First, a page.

Posted 10th June 2015 | 11 Comments

Transpennine electrification delayed indefinitely

ELECTRIFICATION between York and Manchester across the Pennines has been delayed indefinitely.

Network Rail has explained that it is putting the scheme on hold so that further development can be worked out first to yield the maximum benefits, but industry observers claim that problems encountered in electrifying the line between Manchester and Liverpool are also a factor.

Jonathan Reynolds, the Labour MP for Stalybridge and Hyde, has condemned the delay as 'unacceptable', and is demanding a meeting with Network Rail and the Department for Transport.

Mr Reynolds, who said he was 'incredibly disappointed', added: "We are now in a situation where passenger numbers are increasing at stations like Stalybridge and Mossley and this electrification is badly needed. Yet the government and Network Rail cannot even give a set date when the delayed work will be completed. This is unacceptable, and I will be writing to the rail minister and Network Rail to demand a meeting with both."

The Department for Transport said "Network Rail has been working with the department to ensure that this work will be planned as efficiently as possible, and we cannot clarify the completion date until the planning is completed," while Network Rail explained that the change of timetable was to "take the maximum advantage that this investment opportunity presents", with the aim of accelerating journey times and increasing capacity.

However, a spokesman added: "This means the original plan to deliver the electrification project by 2019 will take longer as more work is needed and the plans for the new, bigger scheme are currently under way."

There has been growing concern in the industry about some other electrification projects, with work on the Great Western Main Line currently beset by slipping deadlines, construction problems and rising costs.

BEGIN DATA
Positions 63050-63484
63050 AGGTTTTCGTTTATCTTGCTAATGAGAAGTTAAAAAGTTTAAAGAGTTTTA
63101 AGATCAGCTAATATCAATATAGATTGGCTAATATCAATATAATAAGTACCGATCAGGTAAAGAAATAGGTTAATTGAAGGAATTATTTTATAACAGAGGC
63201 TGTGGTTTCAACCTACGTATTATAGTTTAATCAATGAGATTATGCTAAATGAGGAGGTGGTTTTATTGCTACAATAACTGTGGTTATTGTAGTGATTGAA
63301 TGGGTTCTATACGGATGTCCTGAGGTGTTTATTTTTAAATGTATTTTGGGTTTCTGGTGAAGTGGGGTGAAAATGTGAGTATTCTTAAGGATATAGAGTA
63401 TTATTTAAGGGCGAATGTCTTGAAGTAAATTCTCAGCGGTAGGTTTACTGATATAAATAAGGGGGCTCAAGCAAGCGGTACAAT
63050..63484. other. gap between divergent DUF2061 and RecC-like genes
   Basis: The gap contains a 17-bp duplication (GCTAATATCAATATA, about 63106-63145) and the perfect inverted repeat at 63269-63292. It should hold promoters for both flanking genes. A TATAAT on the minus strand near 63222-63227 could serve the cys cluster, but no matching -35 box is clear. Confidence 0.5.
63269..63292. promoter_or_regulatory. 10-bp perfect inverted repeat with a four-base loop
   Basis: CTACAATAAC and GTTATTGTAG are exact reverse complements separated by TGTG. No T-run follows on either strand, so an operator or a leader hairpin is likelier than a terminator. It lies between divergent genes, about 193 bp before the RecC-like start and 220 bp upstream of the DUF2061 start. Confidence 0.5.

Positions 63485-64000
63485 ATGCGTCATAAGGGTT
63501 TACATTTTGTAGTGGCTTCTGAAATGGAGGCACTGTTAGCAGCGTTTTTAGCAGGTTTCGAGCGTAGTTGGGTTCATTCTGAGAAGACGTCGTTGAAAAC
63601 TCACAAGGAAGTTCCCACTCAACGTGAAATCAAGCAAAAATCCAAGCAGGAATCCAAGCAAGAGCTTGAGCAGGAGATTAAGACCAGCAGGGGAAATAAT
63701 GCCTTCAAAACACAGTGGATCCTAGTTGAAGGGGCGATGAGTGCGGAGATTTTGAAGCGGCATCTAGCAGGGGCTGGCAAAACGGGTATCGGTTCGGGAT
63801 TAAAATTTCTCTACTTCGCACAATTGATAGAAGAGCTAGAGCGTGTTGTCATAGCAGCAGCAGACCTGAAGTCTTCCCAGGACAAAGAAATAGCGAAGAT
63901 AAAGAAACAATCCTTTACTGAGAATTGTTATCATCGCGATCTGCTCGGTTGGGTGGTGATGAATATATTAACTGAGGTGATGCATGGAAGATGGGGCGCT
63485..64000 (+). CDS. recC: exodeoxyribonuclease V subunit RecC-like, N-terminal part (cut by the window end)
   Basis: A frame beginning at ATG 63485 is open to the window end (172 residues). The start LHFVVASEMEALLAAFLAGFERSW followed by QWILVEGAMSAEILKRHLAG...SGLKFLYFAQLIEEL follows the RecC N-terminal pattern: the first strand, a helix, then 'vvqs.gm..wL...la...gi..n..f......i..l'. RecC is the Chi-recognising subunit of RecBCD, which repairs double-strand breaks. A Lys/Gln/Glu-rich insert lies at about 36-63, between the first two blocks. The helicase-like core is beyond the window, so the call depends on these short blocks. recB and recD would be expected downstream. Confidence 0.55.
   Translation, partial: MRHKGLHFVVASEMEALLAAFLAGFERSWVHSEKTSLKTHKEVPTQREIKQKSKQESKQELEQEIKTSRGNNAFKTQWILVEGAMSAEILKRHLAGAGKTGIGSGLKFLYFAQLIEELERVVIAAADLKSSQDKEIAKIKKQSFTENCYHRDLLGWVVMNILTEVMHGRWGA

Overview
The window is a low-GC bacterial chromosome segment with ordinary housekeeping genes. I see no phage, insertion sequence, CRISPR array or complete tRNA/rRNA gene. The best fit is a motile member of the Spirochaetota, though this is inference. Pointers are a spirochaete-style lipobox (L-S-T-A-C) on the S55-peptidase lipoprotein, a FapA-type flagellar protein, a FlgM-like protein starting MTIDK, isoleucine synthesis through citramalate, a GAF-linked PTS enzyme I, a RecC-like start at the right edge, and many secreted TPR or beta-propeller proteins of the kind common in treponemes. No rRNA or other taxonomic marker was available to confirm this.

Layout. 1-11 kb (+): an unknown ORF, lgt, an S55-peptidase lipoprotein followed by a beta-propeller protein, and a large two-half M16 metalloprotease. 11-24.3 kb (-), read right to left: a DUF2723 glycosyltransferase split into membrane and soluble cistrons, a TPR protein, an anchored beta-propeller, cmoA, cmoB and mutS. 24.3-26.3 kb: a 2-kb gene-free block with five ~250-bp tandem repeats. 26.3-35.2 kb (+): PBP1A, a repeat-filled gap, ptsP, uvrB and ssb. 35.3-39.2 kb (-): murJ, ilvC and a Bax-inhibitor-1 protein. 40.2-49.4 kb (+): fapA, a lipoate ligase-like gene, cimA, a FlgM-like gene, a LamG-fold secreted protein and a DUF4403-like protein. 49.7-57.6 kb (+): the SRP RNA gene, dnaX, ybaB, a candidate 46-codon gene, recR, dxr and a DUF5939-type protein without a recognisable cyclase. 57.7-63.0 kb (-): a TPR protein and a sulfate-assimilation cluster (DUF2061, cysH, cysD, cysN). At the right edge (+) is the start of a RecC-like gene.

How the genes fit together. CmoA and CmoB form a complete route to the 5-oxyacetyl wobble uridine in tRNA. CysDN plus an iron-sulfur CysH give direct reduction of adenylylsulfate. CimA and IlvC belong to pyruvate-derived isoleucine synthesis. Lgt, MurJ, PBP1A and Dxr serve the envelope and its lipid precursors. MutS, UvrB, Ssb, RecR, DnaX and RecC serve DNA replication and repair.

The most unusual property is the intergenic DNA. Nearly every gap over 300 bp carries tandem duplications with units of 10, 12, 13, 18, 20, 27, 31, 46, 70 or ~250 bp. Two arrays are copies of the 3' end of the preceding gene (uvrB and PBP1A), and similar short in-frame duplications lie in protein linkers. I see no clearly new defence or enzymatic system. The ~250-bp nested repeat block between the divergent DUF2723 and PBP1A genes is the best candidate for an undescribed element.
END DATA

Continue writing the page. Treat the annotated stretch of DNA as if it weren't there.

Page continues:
Reader Comments:

Views expressed in submitted comments are that of the author, and not necessarily shared by Railnews.

  • John Harper, Edinburgh

    Clearly to re-generate the North and Central Scotland rail links need upgrading however I welcome a pause if it leads to a plan that is fully integrated with HS2. To me a high speed (say 150mph) link from Staylebridge to the Woodhead tunnels and on to link with HS2 could connect Manchester to Sheffield, Leeds and York. Reopen Harrogate to Northallerton with 25kv Leeds - North, a new link Northallerton - Tyneside, plus a Morpeth by pass gives HS2 a link to the North/ Scotland. Reopening Skipton to Colne as an extension of the Leeds area 25kv service, wires up on Leeds- York/ Hull, Selby - Doncaster, and Leeds to Huddersfield fills in key gaps. If the upgrade for HS2 north of Preston takes place then reopen the full Waverley route giving a freight / tourist route integrated with the Settle and Carlisle line. The Tyne and Wear metro needs upgrading expanding. A light rail reopening for Penrith - Keswick and York - Beverley would be on the list, as eventually would be a line from Sheffield- Barnsley - Huddersfield and the Bradford using a mixture of new line and existing lines. It would if planned in the next couple of years be able to complete mid-century.

  • Lordfozzie, Appleton

    Has anyone who lives in London or the South East ever travelled Manchester to York or Leeds regularly? More to the point, has anyone in Government ever done this journey? Before anyone responds, the answer must be that if they had, they would not want to do again.
    Now ask yourself how an equivalent journey (of less than 100 miles) would have been covered by the Victorians and any country in mainland Europe.